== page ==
Today was (i hope) an average day – I made 80 miles into the prevailing westerly wind, which was blowing at a typical 10-15 miles per hour. 80 miles a day is the average I am counting on to stick to my schedule.
I woke up at dawn, and started packing up before the motel breakfast opened at 6 am. This was the least inspired breakfast spread I had seen so far – cold cereal, plastic wrapped pastries, plastic wrapped toaster waffles, no actual cream. But I loaded up anyway and hit the road around 715.
Having learned not to trust Google maps for bike routing in Iowa, I spent some time last night planning a route the old fashioned way – by looking up the Iowa highway department road map online and checking the legend for paved roads. I also found an Iowa cyclist map of all the Iowa gravel roads (some cyclists actually seek them out). So I laboriously plotted a route to a county park that offered “primitive” camping about 80 miles west and loaded the route into my Runtastic app step by step.
So today had me pedaling mostly west, mostly into the wind, and mostly on paved state highways that went through real towns. In Vinton, I crossed the Cedar River again for the last time, and I stopped at the Dollar General to get more alcohol for my stove (it runs on isopropyl first aid alcohol, among other things). I picked up some cheese and crackers for a picnic lunch.
Pedaling into the average wind turns out to be a real chore. That ten mile per hour breeze feels gentle when you are standing still, but once you start pedaling into it it turns into a stiff 20 miles per hour headwind. I struggled to make nine miles per hour at a comfortable pace. I went through Traer but skipped it’s enticing shaded park for a lunch spot since I hadn’t made my forty miles yet. A few miles later, I found a tree on the side of the road with a natural seat branch and a view of the Iowa hillsides and sky.
Memorial Day weekend traffic had blissfully few trucks, but plenty of pickups, and a fair number of bikers out on this sunny Saturday. When a biker passes me in the opposite direction, I give them the secret biker wave they taught us in motorcycle school. Most of them return the salute. We two wheelers need to stick together.
As I rolled west, the agriculture seemed to become more industrialized again. On close inspection, a classic farmhouse next to a huge new barn turned out to the abandoned, its paint peeling and siding drooping – but the untrodden grass around it was manicured. There were a few wind farms on the way, too.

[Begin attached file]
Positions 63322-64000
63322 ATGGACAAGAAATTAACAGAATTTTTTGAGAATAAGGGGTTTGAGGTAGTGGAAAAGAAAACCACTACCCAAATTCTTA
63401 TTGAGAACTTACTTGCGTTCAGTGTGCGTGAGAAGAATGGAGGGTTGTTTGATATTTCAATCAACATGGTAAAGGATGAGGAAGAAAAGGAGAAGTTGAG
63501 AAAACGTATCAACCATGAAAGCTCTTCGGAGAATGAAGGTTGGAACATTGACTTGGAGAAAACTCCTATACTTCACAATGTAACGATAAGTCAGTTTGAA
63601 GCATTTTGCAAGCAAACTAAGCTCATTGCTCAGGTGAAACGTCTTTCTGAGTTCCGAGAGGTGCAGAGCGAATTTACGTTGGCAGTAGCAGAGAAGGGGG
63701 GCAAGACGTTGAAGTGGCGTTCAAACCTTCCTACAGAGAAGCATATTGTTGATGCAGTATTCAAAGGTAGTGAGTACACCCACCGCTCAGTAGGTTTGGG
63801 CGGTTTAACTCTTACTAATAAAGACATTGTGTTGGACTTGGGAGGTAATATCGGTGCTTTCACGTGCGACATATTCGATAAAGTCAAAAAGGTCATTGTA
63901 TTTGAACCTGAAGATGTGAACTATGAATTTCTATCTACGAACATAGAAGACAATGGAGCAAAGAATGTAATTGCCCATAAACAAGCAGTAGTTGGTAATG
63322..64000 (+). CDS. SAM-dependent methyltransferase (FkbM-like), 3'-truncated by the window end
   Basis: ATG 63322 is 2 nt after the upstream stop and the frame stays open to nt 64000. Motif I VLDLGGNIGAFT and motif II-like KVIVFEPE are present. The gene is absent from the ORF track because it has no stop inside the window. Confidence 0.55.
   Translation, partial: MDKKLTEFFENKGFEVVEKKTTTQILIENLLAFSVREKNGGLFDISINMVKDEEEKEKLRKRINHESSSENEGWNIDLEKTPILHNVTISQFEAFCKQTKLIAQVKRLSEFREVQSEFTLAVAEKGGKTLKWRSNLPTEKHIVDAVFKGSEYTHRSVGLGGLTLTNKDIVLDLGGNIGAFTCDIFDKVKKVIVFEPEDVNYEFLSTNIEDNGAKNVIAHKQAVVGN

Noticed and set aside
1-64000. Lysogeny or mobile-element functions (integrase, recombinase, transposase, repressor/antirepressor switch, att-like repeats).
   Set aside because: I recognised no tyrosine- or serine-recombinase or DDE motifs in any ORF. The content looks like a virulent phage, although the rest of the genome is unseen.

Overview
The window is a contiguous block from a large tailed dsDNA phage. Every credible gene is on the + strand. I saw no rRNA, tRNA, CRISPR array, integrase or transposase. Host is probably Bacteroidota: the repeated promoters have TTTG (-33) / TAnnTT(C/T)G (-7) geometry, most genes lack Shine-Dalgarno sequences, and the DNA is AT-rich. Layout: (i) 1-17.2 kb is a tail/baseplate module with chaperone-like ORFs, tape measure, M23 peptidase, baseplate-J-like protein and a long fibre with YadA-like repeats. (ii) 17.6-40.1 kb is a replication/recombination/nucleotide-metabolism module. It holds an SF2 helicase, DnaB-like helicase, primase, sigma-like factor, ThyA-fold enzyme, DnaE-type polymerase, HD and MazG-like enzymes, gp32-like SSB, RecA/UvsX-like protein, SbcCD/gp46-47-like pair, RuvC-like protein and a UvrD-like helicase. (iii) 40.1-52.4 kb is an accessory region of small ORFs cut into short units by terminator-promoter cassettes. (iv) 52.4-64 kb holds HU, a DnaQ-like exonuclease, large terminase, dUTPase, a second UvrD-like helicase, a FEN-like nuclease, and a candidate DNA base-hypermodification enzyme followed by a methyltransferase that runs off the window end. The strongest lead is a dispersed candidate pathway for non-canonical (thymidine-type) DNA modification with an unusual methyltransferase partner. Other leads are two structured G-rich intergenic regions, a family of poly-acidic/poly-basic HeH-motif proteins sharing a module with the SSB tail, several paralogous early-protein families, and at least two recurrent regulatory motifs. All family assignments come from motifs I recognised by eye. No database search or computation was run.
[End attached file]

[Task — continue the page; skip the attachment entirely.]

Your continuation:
Most of the day was spent head down, grinding against the wind, ticking away at the mikes at a frustratingly slow pace. This part of Iowa has actual hills, not very steep, but very long.. I finally left the state highway for county highway D65. I stopped in Conrad to buy dinner, since I knew it would be my last chance. Since they had no beer singles, I bought a can of Pinot Noir.
D65 wound it’s way down to the Iowa River at Union, where I was able to fill my water bottles in the city park. Then, as the breeze dropped in the later afternoon sun, I cranked my way to Reece Memorial park, a conservation area in Hardin County. The park was deserted. A sign read “No Camping in Sheltre”, which seemed to imply that it was ok to camp outside the shelter, so I set up my tent under a huge spreading oak tree and cooked my dinner.
A word about my cookstove – I am going super light. The challenge is to find a light stove that uses light fuel that is universally available. I have a little MSR butane stove that fits on top of the fuel cans, but I left that home, since the butane fuel cans are relatively heavy, and are only available at outdoor stores. It’s had enough to find a grocery store or a hardware store out here. So I have a little Trangia alcohol stove from a nesting camp cook set Robin says the British Antarctic Survey swears by. I just took the alcohol burner – it’s tiny, and empty it weights just two ounces. And it will burn any kind of alcohol – including first aid alcohol available at pharmacies, large supermarkets, and Dollar General, or solvent alcohol sold at most hardware stores, or even Vodka or Rum, in a pinch. It is a sooty stove, and not great it cold weather, but it has served me well.
I man waking a dog stopped by. His name was Owen, and he taught high school English in Des Moines, but his parents lived down the road. He was also an avid cyclist, and wanted to know about my trip. He gave me some routing advice and warned me there would be real hills is western Iowa, but that tomorrow would be a flat ride.
I am turning in early, exhausted from another long day on the road